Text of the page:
***Note: this post was submitted by Isabelle in late summer and was unfortunately forgotten. So, please forgive the shorts and tees in the pics (especially if it makes you jealous), just think of it as a preview of your upcoming spring and summer!
Brooklyn Farmacy & Soda Fountain
A while ago, I was walking in Carroll Gardens on Henry Street and was intrigued by a quaint facade that subtly announced its name as the Brooklyn Farmacy & Soda Fountain. I took a quick peek inside wondering if it was a “real” old Brooklyn or a “new” old Brooklyn type of place. The clean typeface, the milky green paint color and the vintage packaging intrigued me, but I was in a hurry, so I promised myself I’d come back and investigate fully.
Coincidentally, thereafter, two of my Bay Area creative friends inquired if I knew a Gia Giasullo; a graphic designer from San Francisco who had recently moved to Brooklyn and become a restaurant owner. They mentioned that she had opened a place called The Farmacy. That’s when I knew The Farmacy was worth a return journey with my camera and journal.
I wanted to meet Gia, so I spent a Saturday morning waiting and absorbing the bustling atmosphere. Parents brunched and bonded with their kids over board games, women caught up with one another, and waitresses served redesigned American classics.
Having been raised in France, I have never tasted an egg cream or a float, but I know these American desserts are prized. These Brooklyn drinks of the 1940s are best sellers on The Farmacy’s menu. Another favorite is wistfully named, “The Sundae of Broken Dreams”, which consists of bits of crushed pretzels with ice cream.
You can buy your all natural soda syrup from P & H Soda Co.
Find wonderful artisanal items for sale, like these decadent hard candies bottled in a jar, by Brooklyn Hard Candy.
Gia and I discussed why she left her graphic design career to open a restaurant. It began with a desire to escape her cubicle and computer screen in order to connect with “real life.” She is now creatively fulfilled playing around with designing the menus, creating 3-D window installations, managing social media and, of course, directly interacting with the customers.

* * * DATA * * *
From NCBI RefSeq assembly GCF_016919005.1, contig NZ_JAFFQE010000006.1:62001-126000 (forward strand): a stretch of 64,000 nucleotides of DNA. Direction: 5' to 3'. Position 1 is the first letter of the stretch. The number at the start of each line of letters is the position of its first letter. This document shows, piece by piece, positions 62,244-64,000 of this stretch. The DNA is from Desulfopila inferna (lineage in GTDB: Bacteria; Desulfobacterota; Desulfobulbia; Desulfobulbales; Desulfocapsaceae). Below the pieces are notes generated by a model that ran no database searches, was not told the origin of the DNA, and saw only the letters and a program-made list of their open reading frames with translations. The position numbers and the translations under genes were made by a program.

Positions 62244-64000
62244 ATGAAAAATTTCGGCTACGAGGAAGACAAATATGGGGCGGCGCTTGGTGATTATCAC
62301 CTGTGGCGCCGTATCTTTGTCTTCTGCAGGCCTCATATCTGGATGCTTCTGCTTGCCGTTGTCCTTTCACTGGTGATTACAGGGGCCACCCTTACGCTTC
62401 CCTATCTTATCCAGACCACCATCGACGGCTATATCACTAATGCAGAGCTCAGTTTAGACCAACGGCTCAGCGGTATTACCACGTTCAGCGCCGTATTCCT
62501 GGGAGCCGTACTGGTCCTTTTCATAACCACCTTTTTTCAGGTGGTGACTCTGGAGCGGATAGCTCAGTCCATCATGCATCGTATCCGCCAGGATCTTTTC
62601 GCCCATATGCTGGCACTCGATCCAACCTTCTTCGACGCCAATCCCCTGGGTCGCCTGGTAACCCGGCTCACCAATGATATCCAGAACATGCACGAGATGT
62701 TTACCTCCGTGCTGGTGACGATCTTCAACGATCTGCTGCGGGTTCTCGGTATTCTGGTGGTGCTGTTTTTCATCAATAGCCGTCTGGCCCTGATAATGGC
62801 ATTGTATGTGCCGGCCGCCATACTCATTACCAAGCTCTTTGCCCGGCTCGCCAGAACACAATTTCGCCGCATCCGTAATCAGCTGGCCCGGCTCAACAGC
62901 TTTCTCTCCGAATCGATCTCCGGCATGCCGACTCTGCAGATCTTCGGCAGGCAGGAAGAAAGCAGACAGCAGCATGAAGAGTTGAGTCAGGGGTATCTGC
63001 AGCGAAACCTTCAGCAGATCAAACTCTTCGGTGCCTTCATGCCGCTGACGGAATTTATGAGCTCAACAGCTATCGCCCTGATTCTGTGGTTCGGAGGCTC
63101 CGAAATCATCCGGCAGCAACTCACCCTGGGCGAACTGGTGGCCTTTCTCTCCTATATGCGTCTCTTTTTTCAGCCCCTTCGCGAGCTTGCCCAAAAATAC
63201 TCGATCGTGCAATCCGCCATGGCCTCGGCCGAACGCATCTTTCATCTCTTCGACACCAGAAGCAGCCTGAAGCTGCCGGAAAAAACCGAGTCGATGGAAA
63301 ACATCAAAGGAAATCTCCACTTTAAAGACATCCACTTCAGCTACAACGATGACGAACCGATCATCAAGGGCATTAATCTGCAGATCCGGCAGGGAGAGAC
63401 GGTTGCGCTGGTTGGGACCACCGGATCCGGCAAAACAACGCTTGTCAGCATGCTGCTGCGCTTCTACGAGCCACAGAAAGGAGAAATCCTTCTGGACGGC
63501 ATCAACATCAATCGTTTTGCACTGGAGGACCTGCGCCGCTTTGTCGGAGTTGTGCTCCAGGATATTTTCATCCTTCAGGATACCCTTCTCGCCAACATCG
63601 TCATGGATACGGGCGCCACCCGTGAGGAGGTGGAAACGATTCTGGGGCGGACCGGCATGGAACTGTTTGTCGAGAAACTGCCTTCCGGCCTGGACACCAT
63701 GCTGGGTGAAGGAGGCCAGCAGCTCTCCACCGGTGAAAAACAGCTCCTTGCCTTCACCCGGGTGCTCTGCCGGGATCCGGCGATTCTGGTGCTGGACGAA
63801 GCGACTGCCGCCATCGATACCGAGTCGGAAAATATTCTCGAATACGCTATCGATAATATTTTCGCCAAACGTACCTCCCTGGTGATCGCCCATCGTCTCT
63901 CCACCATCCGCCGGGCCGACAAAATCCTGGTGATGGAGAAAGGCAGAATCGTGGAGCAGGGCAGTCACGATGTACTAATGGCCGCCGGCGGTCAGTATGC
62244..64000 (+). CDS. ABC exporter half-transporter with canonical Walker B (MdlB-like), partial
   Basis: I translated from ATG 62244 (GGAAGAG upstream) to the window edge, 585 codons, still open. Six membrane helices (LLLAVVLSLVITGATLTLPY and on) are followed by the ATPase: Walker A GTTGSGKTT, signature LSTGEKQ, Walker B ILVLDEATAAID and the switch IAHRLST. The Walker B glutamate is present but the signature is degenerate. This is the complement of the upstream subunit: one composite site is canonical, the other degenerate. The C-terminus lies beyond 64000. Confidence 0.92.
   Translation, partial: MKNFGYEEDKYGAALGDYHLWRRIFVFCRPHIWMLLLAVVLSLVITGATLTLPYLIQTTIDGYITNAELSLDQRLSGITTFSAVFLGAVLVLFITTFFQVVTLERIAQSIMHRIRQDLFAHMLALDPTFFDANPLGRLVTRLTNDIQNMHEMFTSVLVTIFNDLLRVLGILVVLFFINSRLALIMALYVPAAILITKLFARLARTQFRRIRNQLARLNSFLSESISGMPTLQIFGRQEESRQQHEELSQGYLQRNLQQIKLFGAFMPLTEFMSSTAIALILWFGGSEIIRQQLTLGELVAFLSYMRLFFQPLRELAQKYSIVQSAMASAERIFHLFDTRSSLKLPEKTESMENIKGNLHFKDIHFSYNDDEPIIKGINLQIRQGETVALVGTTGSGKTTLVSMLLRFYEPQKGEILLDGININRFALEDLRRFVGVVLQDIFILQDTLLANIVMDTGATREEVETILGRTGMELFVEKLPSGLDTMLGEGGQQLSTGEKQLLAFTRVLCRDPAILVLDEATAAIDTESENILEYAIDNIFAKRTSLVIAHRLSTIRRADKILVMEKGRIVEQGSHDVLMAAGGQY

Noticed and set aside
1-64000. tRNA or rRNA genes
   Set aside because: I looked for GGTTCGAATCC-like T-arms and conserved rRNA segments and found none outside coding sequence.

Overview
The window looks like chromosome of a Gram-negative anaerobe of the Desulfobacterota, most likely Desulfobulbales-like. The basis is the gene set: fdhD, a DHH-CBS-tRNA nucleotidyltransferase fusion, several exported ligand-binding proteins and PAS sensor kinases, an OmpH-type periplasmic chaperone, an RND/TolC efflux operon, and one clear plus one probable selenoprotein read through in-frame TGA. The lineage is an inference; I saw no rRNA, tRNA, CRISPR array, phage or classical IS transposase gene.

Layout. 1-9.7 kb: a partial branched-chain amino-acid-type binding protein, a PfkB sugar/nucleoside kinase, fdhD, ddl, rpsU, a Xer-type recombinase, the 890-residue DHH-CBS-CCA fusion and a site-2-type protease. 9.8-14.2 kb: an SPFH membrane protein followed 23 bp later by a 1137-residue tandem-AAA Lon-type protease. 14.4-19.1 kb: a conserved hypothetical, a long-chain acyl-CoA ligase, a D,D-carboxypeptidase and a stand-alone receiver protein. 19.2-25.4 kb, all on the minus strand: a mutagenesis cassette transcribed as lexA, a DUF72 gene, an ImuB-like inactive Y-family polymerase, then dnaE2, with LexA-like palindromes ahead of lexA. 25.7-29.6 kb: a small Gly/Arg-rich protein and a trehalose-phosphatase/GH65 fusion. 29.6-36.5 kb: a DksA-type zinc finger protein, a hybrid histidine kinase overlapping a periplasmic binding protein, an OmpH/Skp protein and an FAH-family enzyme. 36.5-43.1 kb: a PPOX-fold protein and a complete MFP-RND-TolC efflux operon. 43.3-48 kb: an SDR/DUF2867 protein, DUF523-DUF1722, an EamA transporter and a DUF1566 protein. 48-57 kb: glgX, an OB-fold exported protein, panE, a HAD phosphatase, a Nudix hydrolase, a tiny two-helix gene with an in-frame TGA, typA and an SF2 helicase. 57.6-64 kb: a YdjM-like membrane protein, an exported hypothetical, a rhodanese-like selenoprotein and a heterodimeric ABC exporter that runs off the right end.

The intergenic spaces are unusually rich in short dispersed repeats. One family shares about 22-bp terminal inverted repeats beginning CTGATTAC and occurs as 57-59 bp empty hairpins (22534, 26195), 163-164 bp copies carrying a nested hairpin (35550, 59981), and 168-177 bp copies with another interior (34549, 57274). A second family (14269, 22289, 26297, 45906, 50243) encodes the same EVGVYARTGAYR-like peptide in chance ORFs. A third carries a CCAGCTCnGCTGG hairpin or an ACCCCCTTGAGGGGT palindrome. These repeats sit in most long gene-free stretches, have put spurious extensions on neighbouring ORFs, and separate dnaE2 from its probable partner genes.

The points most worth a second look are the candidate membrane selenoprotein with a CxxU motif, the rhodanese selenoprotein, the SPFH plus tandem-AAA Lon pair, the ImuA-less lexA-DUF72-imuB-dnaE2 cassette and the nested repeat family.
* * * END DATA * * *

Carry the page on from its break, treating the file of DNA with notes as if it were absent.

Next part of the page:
Later, I met Gia’s brother, Peter Freeman, the “head-jerk”, who is her partner in the Farmacy. Being French and still discovering the finer points of American culture, I learned that “jerk” was the correct term to describe the person operating the soda fountain. Of course, it’s a perfect term to create all sorts of hilarious references and The Farmacy not only knows good design, it also has a healthy dose of humor. They sell black T-shirts with the word “Jerk” emblazoned on the front. You can purchase one for your special “Jerk”!
Pete was the one who discovered the Carroll Gardens location that had been empty for 12 years. With the thoughtful redesign, The Farmacy feels like a place that has been in Brooklyn for a long time. It’s not only a neighborhood staple, but highly sought after by photographers and film crews because of its sweet and welcoming look.
Have you been already? If not, I definitely recommend a visit!
Brooklyn Farmacy & Soda Fountain
513 Henry St. (corner of Sackett St.)
A native of Valenciennes, France, Isabelle Dervaux has twenty-five years experience as an artist and illustrator in the magazine publishing and advertising world. She’s worked for Vogue, The New Yorker, Barneys, and for top clients around the world. She has had shows of her work in Paris, New York and Tokyo and has also taught Illustration and visual storytelling at the California College of the Arts in San Francisco and Parsons The New School for Design in New York. Isabelle started creating “visual biographies” —still image sequences that tell stories of people and families, when she took on the task of sorting out 30 years of her own family photos. Visual biographies contain collages, illustrations and ephemera that complement the stories the photos tell. Isabelle now teaches the skills and techniques she has discovered to help busy families enjoy their photos and videos instead of storing them in a box or a hard drive to be forgotten. Her Photo Organization Portfolio is here and her Illustration Portfolio is here.